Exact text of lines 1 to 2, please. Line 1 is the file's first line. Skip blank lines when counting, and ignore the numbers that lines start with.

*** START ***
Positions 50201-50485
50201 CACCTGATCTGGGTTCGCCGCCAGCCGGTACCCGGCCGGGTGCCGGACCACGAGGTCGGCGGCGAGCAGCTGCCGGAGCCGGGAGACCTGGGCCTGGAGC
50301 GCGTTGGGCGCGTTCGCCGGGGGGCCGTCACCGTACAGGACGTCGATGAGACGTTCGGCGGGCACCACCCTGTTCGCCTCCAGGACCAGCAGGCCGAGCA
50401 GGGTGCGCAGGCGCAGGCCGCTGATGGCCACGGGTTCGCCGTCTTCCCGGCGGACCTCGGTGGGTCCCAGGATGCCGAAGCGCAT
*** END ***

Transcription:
Positions 50201-50485
50201 CACCTGATCTGGGTTCGCCGCCAGCCGGTACCCGGCCGGGTGCCGGACCACGAGGTCGGCGGCGAGCAGCTGCCGGAGCCGGGAGACCTGGGCCTGGAGC